32.4.5.1 Lucinda Sparks, sometimes called "Lorinda," was born January 23, 1814, according to records from a Yeager family Bible in the Vigo County Public Library. She was married in Vigo County, Indiana, on January 1, 1835, to Madison Harrison Yeager according to the same Bible record. He was a son of William Henry Harrison Yeager and was born February 23, 1814, at Middletown, Ohio. Lucinda died on May 31, 1842, in Sullivan County, Indiana; William H. H. Yeager died there on June 1, 1893. Her heirs were mentioned in the settlement of her father's estate.

32.4.5.2 Walter Sparks was born ca. 1816. He was married ca. 1837 to Mary Jane LNUand was shown on the 1840 census of Vigo County heading a household consisting of a female aged between 15 and 20, who was doubtless his wife, and two male children under 5 years. His name immediately followed that of his father, Daniel Sparks, on this census. We have no record of him after 1840; he should not be confused with the Walter K. Sparks mentioned in the Quarterly of March 1983, Whole No. 121, page 2491, son of Walter and Susan (Prewitt) Sparks. 32.4.5.3 Phoebe Ann Sparks was born ca. 1819; she died in 1843 according to A. R. Markle, late historian and genealogist of Vigo County, Indiana. She was married in Vigo County to William Ray on March 7, 1839. In the settlement of her father's estate, there was reference to her heirs.

32.4.5.4 Eliza Jane Sparks was born ca. 1822. She married John Moses Budd in Vigo County, Indiana, on January 11, 1838. He had been born in Kentucky in 1817 and died on April 9, 1887, in Pleasant Springs, St. Clair County, Missouri. He was buried in the Pleasant Springs Ceme tery. Apparently Eliza Jane died in Vigo County before her husband moved to Missouri. She was living at the time her father's estate was settled early in the 1860s where she was called Eliza Jane, wife of "Mot" Budd. On January 27, 1866, John Budd married (second) Sarah Ann Copenhaver.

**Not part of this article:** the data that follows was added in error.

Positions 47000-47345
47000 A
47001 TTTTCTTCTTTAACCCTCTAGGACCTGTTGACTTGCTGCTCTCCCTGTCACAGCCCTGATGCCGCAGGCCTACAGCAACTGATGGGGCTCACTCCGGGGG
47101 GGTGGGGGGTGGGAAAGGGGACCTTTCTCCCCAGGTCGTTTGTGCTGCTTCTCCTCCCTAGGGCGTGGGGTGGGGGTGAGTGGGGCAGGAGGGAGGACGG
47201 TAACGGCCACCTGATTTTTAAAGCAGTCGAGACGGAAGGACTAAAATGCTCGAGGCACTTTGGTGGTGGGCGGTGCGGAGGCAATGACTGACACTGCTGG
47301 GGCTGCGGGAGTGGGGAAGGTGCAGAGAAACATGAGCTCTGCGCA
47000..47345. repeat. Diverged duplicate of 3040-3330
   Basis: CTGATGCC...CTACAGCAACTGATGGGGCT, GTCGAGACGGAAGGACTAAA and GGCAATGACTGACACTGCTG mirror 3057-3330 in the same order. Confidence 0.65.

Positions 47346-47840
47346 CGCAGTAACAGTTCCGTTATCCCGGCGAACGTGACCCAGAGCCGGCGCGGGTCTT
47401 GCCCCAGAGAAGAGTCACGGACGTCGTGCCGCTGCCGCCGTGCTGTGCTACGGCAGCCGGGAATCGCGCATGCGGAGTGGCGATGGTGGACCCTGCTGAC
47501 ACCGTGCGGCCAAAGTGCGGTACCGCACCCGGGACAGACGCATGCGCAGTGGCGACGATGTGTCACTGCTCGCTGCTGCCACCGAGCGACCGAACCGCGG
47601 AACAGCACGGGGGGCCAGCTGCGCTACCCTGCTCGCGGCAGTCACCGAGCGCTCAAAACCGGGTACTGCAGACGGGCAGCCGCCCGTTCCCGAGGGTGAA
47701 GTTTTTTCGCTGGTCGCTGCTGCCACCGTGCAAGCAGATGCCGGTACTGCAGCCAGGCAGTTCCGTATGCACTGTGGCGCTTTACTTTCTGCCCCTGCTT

(Addition Note: That speculation has now been proved to be incorrect. Lily Budd, Box 67, Franktown, CO (80116) has found that on the 1860 census for Morris Township, Carroll County, Missouri, in the town of Mandeville, the family of John Moses Budd appears and Eliza Jane was listed as living then. This record is as follows, house no. 125, family no. 1, on page 18 (also numbered 47):

Budd, John 42 (M) Farmer Kentucky
   "     Eliza J. 38 (F)        "
   "     Joseph 16 (M)        "
   "     Daniel W. 14 (M)   Indiana
   "     William W. 12 (M)        "
   "     Rachel E. 10 (F)        "
   "     Smith S. 7 (M)        "
   "     Charles R. 4 (M)        "
   "     John B. 2 (M)   Missouri

(The 7-year-old male whose name appears here as "Smith S." was Samuel Stowers Budd. The daughter of John and Eliza Jane named Jemima A. Budd shown as 18 years old in 1860 was living in the James C. Cox household. Her place of birth is shown as Indiana, but we believe that this is an error on the census, and that she was actually born in Kentucky. The daughter named Ruth E. Budd was probably married by the time this census was taken since she was not shown in her parents' household.)

32.4.5.5 Phoebe Ray (or Rae) born ca. 1824. Since there was no reference to her in the settlement of her father's estate, we believe that she probably died young.